Which mechanoreceptors are high density?
Merkel and Meissner
What do the mechanosensory neurons do at the caudate medulla?
They synapse with the gracile and cuneate nuclei and the their axons crosses over
What is the main role of golgi tendon organs?
Sense tension/force in muscle
What type of signal, excitatory or inhibitory, do interneurons generally produce?
Which subregion of the primary somatosensory cortex receives the most from the ventrio-posterio-lateral thalamus?
What are muscle spindles found?
Amongst muscle fibres
At what level must damage occur for a limb to exhibit upper motor neuron symptoms?
At any level above the motor neurons for that limb
What is anaesthesia
Which nuclei does mechanosensory information from the upper body travel to?
Why is the vertebral column longer than the spinal cord?
The vertebral column extends faster than the spinal cord
What is a motor neuron pool?
All the neurons that innervate a whole muscle
Which mechanoreceptors are low density?
Ruffini and Pacinian
Where do the gracile and cuneate nuclei send their axons to?
The ventero-posterio-lateral nucleus of the thalamus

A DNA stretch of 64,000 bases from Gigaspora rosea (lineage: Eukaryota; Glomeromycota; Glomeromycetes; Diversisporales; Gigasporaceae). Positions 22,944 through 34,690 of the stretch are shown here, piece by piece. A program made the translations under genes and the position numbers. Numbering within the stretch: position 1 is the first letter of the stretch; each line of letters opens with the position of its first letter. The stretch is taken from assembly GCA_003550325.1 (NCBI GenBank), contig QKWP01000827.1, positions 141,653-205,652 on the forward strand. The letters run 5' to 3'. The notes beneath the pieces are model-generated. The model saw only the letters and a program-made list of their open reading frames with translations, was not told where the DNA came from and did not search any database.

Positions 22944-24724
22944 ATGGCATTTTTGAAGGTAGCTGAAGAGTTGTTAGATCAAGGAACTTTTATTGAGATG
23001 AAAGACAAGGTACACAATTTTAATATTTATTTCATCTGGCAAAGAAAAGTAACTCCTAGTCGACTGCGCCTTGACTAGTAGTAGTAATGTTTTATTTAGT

Where is information from the primary somatosensory cortex sent to?
The secondary somatosensory cortex mainly but also parietal areas 5 and 7
What is the function of muscle spindles?
Modified muscle fibres that are surrounded by sensory nerves - to detect stretch in muscle
Having more receptor fields allows for what?
The ability to distinguish finer details
Which side of the spinal cord do axons for nociception travel?
Opposite to the side of the receptor
Where is the primary somatic sensory cortex located?
What is dysaesthesia?
Abnormal, unpleasant sensation
What is a motor unit?
A neuron and the muscle fibres it innervates
What is the function of the monosynaptic stretch reflex?
To maintain posture/position in response to changing stimuli.
eg. a load is placed on an outstretched hand which causes a reflex contraction of the bicep to account for the load (and relaxation of the triceps)